NEW BRUNSWICK, NJ—Amid a long line of political controversies between State Senate President Steve Sweeney and Rutgers University, the New Jersey Senate confirmed the Governor Chris Christie’s appointment of William M. Tambussi to sit on the school’s Board of Governors.
Both Sweeney and Tambussi are close allies of George Norcross III, one of the state’s most powerful unelected political players.
Tambussi is a partner at Brown and Connery, LLP, a South Jersey law firm which has represented George Norcross, as well as Cooper Health Systems, where Norcross serves as the Chairman of the Board.
On August 19, the Senate voted to approve Tambussi’s appointment to the board, which is a combination of individuals appointed by the state’s Governor and others selected from amongst the 59-member Board of Trustees.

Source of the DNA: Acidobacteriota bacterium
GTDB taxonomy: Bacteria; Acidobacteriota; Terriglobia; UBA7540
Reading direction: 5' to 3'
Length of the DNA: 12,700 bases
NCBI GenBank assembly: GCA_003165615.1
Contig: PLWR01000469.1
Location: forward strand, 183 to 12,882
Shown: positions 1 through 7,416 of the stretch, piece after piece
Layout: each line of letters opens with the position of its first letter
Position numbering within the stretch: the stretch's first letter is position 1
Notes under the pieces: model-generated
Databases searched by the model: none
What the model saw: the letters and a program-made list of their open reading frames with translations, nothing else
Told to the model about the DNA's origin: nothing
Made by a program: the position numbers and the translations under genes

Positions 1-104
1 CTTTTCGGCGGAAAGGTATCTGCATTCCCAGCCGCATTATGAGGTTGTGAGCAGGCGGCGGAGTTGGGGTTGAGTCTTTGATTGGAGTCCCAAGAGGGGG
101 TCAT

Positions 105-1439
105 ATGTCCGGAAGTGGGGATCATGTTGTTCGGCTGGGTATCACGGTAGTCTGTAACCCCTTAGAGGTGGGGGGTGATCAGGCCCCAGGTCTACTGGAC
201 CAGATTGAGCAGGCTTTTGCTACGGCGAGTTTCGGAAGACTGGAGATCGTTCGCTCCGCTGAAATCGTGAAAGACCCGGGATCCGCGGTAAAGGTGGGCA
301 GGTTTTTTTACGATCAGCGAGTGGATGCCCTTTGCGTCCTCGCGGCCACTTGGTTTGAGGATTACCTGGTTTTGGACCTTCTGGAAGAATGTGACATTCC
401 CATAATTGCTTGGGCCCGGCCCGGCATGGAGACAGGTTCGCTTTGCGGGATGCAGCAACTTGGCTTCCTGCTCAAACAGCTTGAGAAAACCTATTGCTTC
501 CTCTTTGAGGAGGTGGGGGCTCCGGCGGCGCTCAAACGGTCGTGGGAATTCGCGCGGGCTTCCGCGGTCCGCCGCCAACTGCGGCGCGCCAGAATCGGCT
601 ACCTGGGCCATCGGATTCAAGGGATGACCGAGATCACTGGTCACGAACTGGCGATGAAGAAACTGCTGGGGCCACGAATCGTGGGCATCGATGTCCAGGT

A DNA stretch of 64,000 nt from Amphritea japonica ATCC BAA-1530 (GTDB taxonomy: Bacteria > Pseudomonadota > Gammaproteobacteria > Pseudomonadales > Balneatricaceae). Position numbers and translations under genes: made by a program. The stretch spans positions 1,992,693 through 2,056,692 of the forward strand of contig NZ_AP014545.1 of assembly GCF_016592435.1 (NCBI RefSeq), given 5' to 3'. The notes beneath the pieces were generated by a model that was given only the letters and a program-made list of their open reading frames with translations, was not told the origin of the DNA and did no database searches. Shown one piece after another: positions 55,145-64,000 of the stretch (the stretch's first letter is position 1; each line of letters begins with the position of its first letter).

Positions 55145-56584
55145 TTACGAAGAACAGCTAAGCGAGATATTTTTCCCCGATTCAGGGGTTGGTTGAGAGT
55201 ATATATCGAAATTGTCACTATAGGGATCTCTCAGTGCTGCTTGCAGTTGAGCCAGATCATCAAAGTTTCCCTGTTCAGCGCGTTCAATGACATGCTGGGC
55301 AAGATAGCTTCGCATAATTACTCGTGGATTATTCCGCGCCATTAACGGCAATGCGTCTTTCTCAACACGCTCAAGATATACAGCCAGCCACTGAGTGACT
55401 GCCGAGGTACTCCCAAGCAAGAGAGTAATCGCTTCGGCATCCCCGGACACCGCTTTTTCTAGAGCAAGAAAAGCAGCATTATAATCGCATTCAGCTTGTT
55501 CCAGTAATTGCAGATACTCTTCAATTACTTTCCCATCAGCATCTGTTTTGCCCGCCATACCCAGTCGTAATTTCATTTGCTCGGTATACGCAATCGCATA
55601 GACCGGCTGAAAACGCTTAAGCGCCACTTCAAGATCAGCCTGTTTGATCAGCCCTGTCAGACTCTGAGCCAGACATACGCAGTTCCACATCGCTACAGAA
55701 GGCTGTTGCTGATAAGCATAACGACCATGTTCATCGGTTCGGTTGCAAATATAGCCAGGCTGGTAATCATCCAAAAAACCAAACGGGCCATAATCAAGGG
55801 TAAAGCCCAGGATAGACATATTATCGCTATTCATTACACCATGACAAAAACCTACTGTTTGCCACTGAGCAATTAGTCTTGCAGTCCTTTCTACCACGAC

“Rutgers is a valuable resource for all the residents of New Jersey,” Tambussi said, adding that the Camden campus would be the focus of his service on the board.
“I think the Camden campus is a very integral part of that. My primary goal is to see the Camden campus is enhanced to its full extent.”
Governor Christie had nominated Tambussi to the Board of Governors, as part of a larger package of appointments, back in May 2013. Senator Sweeney blocked his nomination, along with several of Christie’s other nominees.
According to a 2008 PolitickerNJ report, Brown and Connery is considered one of New Jersey’s most powerful law firms.
A 2014 Financial Disclosure Statement shows that Tambussi is a partner for Lawland Associates, a Labor Attorney for the Vineland City Housing Authority, a Municipal Attorney for Chesilhurst Borough, and a Special Counsel Professional for Pennsauken Township.
Sweeney had argued against Governor Christie appointing New Brunswick resident Martin Perez to the Board of Governors. In his argument, Sweeney cited the new requirement of New Jersey state law to have at least one board member from Essex and Camden County.
However, the Superior Court in New Jersey ruled that Tambussi’s appointment satisfied the Camden County requirement.